Submitted to: Seed Science Research
Publication Type: Peer Reviewed Journal
Publication Acceptance Date: November 1, 2003
Publication Date: March 1, 2004
Citation: Baker, C.J., Roberts, D.P., Mock, N.M., Blount, V.L. 2004. A novel noninvasive technique to monitor real-time oxygen uptake during seed germination. Seed Science Research. 14:17-26.
Interpretive Summary: Vigorous germination is a desirable and necessary seed trait for successful crop production. The germination process begins with rehydration of the dormant seed and is technically complete once the embryo starts growing and emerges. However, the germination process does not lend itself to easy and frequent monitoring. We report here a technique that allows real-time monitoring of oxygen consumption during seed germination. This procedure provides a more precise tool for monitoring germination and is able to distinguish different phases of the process. The procedure should be beneficial to seed physiologists and plant pathologists.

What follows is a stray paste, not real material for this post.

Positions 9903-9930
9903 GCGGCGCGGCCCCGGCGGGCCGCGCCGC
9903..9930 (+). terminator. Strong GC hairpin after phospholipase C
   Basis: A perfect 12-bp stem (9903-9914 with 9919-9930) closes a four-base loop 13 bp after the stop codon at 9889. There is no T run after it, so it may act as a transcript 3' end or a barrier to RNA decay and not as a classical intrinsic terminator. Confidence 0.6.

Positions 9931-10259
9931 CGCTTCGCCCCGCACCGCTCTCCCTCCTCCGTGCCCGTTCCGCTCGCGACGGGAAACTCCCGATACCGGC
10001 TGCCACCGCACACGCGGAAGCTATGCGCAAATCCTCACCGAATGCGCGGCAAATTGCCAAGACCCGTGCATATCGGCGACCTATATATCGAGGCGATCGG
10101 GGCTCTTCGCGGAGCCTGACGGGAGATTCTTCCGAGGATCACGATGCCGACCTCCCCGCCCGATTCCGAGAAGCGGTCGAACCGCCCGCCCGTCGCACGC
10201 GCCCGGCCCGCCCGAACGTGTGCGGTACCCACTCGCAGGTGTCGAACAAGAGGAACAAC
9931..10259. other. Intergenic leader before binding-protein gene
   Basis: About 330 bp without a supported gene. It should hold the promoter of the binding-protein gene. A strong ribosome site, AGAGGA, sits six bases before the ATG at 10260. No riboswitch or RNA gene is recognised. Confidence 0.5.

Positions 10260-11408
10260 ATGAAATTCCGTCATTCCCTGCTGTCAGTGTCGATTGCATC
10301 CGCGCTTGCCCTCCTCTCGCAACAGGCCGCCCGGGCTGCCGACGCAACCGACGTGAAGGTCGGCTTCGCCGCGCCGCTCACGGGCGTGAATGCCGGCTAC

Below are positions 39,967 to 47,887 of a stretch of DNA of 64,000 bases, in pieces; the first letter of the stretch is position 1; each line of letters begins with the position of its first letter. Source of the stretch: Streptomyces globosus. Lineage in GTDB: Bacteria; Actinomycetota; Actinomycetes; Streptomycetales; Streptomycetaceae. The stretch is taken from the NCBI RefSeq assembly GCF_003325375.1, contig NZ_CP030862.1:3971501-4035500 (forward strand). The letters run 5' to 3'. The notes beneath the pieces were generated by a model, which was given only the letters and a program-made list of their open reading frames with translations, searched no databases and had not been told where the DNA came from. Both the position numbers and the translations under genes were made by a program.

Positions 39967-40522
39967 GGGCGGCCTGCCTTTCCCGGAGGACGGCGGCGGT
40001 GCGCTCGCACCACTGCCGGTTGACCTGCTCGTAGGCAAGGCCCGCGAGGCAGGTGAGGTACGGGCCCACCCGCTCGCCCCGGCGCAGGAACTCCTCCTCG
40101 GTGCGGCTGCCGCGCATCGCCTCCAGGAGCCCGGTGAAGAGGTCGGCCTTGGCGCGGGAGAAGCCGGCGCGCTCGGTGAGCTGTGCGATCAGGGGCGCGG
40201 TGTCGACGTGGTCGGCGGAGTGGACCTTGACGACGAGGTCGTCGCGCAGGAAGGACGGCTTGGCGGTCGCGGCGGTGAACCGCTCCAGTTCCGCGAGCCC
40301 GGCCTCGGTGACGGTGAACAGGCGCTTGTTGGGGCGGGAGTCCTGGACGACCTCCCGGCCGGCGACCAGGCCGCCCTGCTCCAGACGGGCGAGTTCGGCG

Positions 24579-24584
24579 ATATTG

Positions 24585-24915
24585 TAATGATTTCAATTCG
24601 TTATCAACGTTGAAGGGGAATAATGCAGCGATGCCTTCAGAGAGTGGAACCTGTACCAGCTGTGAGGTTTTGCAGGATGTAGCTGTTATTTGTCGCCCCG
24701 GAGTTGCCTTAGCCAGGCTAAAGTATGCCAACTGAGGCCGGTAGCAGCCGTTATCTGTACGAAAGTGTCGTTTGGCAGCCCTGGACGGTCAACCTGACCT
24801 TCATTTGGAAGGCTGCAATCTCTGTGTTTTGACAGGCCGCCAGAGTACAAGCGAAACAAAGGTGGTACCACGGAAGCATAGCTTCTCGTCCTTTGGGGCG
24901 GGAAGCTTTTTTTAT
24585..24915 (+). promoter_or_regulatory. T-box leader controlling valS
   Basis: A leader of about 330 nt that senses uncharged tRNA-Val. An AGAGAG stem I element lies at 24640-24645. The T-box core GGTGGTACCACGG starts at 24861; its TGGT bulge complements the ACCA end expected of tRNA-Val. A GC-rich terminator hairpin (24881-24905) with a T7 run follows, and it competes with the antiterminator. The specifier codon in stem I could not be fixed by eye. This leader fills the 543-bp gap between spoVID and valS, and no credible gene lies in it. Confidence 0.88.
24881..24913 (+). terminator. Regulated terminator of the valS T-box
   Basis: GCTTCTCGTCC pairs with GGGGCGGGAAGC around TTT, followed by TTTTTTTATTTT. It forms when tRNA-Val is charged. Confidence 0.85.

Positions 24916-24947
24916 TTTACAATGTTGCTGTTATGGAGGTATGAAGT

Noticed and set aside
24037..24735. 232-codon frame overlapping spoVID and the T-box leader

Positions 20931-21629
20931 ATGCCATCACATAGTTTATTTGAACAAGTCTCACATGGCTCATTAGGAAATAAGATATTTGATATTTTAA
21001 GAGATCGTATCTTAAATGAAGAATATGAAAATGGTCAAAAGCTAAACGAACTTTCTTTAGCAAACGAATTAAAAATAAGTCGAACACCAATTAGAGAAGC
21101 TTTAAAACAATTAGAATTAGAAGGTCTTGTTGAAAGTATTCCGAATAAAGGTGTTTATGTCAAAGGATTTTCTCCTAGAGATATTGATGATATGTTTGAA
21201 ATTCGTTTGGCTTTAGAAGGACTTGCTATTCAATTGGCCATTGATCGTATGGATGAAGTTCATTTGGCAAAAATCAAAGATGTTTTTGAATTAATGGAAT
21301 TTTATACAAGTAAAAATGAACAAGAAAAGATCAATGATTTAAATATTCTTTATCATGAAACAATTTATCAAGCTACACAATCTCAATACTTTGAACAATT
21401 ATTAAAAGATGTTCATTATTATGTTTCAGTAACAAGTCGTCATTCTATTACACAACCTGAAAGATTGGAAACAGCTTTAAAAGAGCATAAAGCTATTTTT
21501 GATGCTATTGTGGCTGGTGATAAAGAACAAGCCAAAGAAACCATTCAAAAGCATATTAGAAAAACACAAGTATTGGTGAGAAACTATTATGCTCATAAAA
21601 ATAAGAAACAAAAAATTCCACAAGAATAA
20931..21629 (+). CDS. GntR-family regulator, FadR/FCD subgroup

We report here a technique that allows real-time monitoring of oxygen consumption during seed germination. Germination, which begins with rehydration of the dormant tissue and is technically complete once embryo growth and emergence occurs, does not lend itself to easy and frequent monitoring. For this technique, seeds are submerged in a continuously aerated aqueous environment and monitored as they germinate. Oxygen electrodes are used to measure the steady state concentration of oxygen in the solution, which continuously indicates the rate of oxygen uptake by the seeds. Because this was an open system and oxygen did not become limiting, experiments could be monitored for more than 24 hr. This technique provides a means to more precisely monitor the two phases of germination: phase 1, characterized by a sharp increase in oxygen uptake during rehydration, and phase 2, characterized by a lag in respiration prior to embryo growth. The current setup simultaneously monitors and compares up to 16 different seed treatments. Experiments with different seed are presented to illustrate potential applications including monitoring microbial/seed interactions. For plants with short germination periods, monitoring of post-germination oxygen uptake just prior to visible signs of embryo emergence was possible.